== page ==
Got this as a freebie from a Tor author panel at ALA. It hadn't been on my to-read list before, but Marie Brennan was so interesting in the discussionGot this as a freebie from a Tor author panel at ALA. It hadn't been on my to-read list before, but Marie Brennan was so interesting in the discussion that I got to it in short order. So glad that I did.
It's weird that I would like this since the world of the book approximates a "Jane Austen" era of British society, a setting which normally gives me a splitting headache. The crucial difference is that the heroine (and future Lady Trent) doesn't fit into this society at all, would rather be a scientist and explore the wild parts of the world. I kept thinking, what if Mina had insisted on accompanying Jonathan Harker to Transylvania because she was so keen on studying vampire anatomy. That's this book in a nutshell, just with dragons.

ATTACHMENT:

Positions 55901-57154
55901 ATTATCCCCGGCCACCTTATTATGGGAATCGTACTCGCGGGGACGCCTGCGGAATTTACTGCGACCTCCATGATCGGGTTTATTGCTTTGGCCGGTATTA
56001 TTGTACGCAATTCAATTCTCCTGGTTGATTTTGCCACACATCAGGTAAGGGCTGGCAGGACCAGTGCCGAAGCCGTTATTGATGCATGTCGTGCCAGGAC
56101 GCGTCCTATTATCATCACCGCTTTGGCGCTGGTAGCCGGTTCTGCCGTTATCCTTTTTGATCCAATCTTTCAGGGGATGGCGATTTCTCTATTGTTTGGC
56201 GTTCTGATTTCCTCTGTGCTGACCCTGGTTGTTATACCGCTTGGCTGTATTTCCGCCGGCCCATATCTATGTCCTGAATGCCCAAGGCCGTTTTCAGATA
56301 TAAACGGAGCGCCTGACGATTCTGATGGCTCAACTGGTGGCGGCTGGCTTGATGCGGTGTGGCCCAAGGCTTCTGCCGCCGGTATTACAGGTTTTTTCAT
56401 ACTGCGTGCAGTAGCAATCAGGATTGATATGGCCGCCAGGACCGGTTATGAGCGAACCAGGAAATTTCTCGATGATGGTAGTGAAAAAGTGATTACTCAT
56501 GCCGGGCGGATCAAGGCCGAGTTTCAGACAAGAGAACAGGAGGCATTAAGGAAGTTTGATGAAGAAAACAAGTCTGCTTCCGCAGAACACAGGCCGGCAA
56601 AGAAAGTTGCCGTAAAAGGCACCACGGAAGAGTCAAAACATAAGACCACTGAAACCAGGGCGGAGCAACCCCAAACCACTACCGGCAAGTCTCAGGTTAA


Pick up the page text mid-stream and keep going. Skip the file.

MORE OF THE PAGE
This book makes the little cataloger in me itch. Is it fantasy or science fiction? It's set in a fantasy-style secondary world (to use JRRT's nomenclature) that approximates a familiar period in Earth history, and it's got dragons. So does Pern, though, and that's very much science fiction. Like the Pern novels, A Natural History treats its subject matter scientifically and there's not a hint of real magic, just back-woods superstition that gets unmasked Scooby-Doo style. I think the key difference (and why I still have to put this on the fantasy side of the divide) is that you can draw an imaginary line from our present to the future world of Pern and can imagine that you can eventually get there from here. I don't think you can do that with Brennan's book, although future installments may prove me wrong....more